Latvia Rejects ‘Russian’ as Official Language for Country’s Minorities

Latvian voters rejected a proposal to give official status to Russian, the mother tongue of Russian-speaking minority.

On 18th February 2012, Latvia hold a referendum on whether to adopt Russian as a second official language.

With over 93 percent of ballots counted, 75 percent of voters said they were against Russian as second language.

Russian is the first language for about one-third of the country’s 2.1 million people. Majority of the majority would like to propose official status to the language.

The United Nations independent expert on minority issues today encouraged the Government of Latvia to ensure protection of the rights of the country’s Russian-speaking minority.

UN independent expert Rita Izsak urges the country to engage in dialogue with the Russian-speaking minority, saying the referendum should not be considered as a victory for one community over another.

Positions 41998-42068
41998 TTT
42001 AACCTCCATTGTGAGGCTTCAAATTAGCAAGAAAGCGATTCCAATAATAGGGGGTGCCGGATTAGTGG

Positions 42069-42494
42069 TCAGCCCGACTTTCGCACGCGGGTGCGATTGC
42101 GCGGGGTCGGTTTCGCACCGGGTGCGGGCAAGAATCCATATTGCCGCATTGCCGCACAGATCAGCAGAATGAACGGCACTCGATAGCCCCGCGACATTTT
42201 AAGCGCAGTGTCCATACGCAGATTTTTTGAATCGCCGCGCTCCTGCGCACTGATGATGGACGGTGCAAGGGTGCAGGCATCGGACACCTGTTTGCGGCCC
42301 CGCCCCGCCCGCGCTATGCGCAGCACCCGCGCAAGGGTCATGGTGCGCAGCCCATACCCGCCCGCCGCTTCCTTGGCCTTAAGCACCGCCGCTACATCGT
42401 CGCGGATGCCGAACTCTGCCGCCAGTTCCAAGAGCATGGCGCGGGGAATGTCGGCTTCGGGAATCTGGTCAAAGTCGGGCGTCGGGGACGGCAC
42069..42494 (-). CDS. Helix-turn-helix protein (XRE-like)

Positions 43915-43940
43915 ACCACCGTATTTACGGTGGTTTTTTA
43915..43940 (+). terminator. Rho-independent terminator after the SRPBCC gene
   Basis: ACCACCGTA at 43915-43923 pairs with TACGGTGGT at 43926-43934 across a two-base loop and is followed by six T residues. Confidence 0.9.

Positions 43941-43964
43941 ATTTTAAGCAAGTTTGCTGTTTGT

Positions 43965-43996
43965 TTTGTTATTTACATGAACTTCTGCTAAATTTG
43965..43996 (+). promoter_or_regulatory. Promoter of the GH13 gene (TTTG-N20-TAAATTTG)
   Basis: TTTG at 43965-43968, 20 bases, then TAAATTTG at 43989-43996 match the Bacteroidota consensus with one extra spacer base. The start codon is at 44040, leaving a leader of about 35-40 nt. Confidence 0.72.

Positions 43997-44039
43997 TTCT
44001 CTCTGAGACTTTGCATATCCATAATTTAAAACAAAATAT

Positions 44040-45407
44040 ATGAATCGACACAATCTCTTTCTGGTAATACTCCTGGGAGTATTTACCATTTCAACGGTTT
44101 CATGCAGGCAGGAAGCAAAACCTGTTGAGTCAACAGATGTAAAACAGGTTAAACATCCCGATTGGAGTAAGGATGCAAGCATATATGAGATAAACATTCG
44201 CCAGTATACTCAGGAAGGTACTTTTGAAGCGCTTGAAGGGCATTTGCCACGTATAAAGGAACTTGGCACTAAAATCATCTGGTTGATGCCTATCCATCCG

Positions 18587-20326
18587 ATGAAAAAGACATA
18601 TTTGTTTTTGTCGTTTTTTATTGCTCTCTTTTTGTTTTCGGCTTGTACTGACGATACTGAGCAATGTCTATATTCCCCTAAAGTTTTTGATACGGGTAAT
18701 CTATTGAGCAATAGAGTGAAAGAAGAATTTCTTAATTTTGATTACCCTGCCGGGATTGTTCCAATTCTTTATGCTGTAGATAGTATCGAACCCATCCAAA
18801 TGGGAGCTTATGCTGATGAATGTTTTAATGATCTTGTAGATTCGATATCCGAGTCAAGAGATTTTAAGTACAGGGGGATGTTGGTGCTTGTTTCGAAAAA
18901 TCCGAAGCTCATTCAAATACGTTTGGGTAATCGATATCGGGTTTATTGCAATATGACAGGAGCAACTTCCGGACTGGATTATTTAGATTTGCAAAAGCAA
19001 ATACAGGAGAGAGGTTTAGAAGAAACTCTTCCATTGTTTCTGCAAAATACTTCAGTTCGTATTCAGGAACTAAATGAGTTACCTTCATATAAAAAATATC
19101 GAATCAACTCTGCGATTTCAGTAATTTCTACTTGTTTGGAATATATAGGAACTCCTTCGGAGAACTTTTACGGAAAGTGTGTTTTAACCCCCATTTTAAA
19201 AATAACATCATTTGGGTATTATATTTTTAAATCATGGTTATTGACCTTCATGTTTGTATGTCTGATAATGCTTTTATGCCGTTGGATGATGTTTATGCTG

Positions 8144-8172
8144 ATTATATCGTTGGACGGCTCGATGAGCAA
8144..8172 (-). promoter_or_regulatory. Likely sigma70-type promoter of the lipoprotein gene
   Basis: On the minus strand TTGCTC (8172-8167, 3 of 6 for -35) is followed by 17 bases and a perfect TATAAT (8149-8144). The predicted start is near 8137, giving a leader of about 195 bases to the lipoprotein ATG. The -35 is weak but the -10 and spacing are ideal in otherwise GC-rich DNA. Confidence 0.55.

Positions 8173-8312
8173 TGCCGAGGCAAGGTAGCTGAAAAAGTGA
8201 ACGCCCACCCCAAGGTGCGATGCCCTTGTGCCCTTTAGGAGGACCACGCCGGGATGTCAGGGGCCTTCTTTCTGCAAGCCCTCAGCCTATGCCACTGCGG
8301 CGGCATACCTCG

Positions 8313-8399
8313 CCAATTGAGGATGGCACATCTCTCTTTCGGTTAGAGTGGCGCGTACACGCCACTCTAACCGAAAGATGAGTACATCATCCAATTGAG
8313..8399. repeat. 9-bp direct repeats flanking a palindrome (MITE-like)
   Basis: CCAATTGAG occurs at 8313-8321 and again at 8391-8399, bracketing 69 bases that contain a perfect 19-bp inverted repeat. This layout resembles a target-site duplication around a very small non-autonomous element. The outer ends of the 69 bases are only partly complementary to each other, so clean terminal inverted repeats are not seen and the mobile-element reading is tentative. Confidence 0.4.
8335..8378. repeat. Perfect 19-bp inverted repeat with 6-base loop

She stresses that the referendum should mark an opportunity for enhanced dialogue on minority rights in Latvia.

“I urge the Latvian authorities to make concentrated efforts to bring the different communities together and assist them in overcoming historical prejudices, fears and mistrust.” -Ms. Izsak

Adris Bērziņs, President of the Republic of Latvia, addresses the general debate of the sixtysixth session of the General Assembly. UN Photo/Devra Berkowitz

Ms. Izsak also called for dialogue on how to create “unity in diversity” and accommodate the needs and rights of all groups in Latvia.

She notes that Latvia’s referendum result does not mean that Latvia has any less obligation to ensure the rights of persons belonging to national minorities, including to use their minority language.

She underlines that those rights are enshrined in various international treaties and human rights standards, including Article 27 of the International Convention on Civil and Political Rights (ICCPR) and the UN Declaration on Minorities, she stressed.

Ms. Izsak underscores that international human rights law requires that States protect the national or ethnic, cultural, religious and linguistic identity of minorities.

She notes Latvia should promote conditions for that protection, including through legislative and other measures.

She adds that minorities have the right to use their own language in private or in public without discrimination.

Russian is the most widespread minority language in Latvia, and is also the most widely used foreign language.

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